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Internal Corrosion Direct Assessment for Pipelines Carrying Wet Gas - Methodology

[+] Author Affiliations
Oliver Moghissi, Deanna Burwell, Rick Eckert, Jose Vera

CC Technologies

Narasi Sridhar

Southwest Research Institute, San Antonio, TX

Laurie Perry

Southern California Gas

Garry Matocha

Duke Energy

David Adams

Dominion

Paper No. IPC2004-0552, pp. 1111-1119; 9 pages
doi:10.1115/IPC2004-0552
From:
  • 2004 International Pipeline Conference
  • 2004 International Pipeline Conference, Volumes 1, 2, and 3
  • Calgary, Alberta, Canada, October 4–8, 2004
  • Conference Sponsors: International Petroleum Technology Institute
  • ISBN: 0-7918-4176-6 | eISBN: 0-7918-3737-8
  • Copyright © 2004 by ASME

abstract

An Internal Corrosion Direct Assessment methodology is proposed for wet gas pipelines (WG-ICDA). Wet gas systems (i.e., those normally containing liquids) include storage and gathering systems with large gas-to-liquid volume ratios. Wet gas systems are not well represented by ICDA for normally dry gas, and existing corrosion models applied to wet gas systems are not sufficiently targeted at integrity verification. The essential focus of WG-ICDA compared to other internal corrosion models is the discrimination of conditions along the length of a pipeline so that possible local integrity threats with respect to internal corrosion are identified and mitigated. The basis of WG-ICDA is to prioritize locations along a pipeline segment by factors of traditional corrosion rate, flow effects, and other influencing factors. Corrosion rate depends on gas quality, liquid chemistry, pressure, and temperature. The corrosion rate can be normalized because WG-ICDA as integrity verification only concerns itself with corrosion distribution (i.e., the location along a pipeline segment where corrosion is more severe than other locations). Flow effects include possible flow regimes and the presence of water from condensation (at locations of heat loss). Expected possible flow regimes are stratified, slugging, and annular. The final term captures other factors influencing corrosion rate distribution. These factors include corrosion inhibition (batch and continuous, solubility and dispersibility in hydrocarbon and aqueous phases), biocide treatments, hydrocarbon condensates (including emulsion characteristics), maintenance pigging, bacteria, solids/scale, and other products. WG-ICDA follows the same four-step process as all other Direct Assessment (DA) methods: 1) Pre-Assessment: Data is collected, a feasibility analysis is performed, and the pipeline segment is divided into regions. 2) Indirect Inspections: Measurements are taken or calculations are performed to prioritize locations along a particular pipeline segment for susceptibility to corrosion. For WG-ICDA, the factors contributing to the distribution of corrosion will be included and an initial assumption about corrosion distribution will be made. WG-ICDA is sufficiently flexible to allow the use of existing wet gas models within the framework of the overall process. 3) Direct (or Detailed) Examinations: The pipe is excavated and examined at locations prioritized to have the highest likelihood of corrosion. The examination must have sufficient detail to determine the existence, extent, and severity of corrosion. Examination of the internal surface of a pipe can involve non-destructive examination methods sufficient to identify and characterize internal defects. 4) Post-Assessment: Analysis of the indirect and direct examination data is performed to determine overall pipeline integrity, prioritize repairs, and set the interval for the next assessment. If the results of excavations do not match the original assumption, the corrosion distribution model will be updated to guide the next excavations (i.e., the operator returns to step 2).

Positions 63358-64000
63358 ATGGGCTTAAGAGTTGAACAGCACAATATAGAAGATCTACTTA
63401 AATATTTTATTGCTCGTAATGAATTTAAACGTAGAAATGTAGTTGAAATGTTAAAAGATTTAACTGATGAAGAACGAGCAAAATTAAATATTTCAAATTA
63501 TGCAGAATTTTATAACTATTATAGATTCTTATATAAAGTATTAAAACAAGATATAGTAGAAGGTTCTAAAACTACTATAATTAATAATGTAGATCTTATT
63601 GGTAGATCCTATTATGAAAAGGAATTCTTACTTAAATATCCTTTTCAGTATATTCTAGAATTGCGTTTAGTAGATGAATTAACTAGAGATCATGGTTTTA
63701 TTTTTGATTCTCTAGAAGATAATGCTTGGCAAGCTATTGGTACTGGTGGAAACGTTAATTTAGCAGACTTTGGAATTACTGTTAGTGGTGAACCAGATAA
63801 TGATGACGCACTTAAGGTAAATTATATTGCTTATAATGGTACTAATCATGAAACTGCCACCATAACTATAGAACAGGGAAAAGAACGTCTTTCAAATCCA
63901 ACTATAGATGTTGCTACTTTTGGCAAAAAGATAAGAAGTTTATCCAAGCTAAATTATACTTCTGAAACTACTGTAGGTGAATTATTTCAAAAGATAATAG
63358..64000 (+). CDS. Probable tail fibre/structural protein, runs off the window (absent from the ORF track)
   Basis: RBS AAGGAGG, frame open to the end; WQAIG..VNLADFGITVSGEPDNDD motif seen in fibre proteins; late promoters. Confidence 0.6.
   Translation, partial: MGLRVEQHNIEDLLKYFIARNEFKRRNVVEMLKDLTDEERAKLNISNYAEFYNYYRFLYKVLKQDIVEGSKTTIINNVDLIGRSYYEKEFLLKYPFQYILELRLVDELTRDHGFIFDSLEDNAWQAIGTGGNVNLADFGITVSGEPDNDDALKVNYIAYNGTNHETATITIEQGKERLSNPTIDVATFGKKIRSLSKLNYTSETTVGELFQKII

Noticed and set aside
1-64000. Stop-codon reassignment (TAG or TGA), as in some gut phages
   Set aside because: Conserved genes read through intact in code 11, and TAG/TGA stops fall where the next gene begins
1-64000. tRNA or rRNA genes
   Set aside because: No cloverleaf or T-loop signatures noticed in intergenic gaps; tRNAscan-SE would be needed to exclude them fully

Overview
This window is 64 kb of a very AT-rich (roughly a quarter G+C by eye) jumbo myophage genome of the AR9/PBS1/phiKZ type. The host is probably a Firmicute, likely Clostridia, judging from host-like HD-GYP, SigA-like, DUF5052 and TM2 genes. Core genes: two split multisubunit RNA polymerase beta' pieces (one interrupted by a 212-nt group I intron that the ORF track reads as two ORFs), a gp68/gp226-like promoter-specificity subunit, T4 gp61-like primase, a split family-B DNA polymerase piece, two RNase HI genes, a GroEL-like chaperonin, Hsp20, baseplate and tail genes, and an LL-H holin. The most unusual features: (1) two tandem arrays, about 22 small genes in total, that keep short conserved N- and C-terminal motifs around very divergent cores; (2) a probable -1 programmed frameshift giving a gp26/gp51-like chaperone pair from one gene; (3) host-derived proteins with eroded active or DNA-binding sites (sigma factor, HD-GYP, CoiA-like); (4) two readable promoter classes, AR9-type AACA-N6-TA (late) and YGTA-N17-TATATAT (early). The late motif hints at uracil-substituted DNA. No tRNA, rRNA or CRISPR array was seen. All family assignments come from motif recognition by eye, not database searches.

Copyright © 2004 by ASME
Topics: Corrosion , Pipelines

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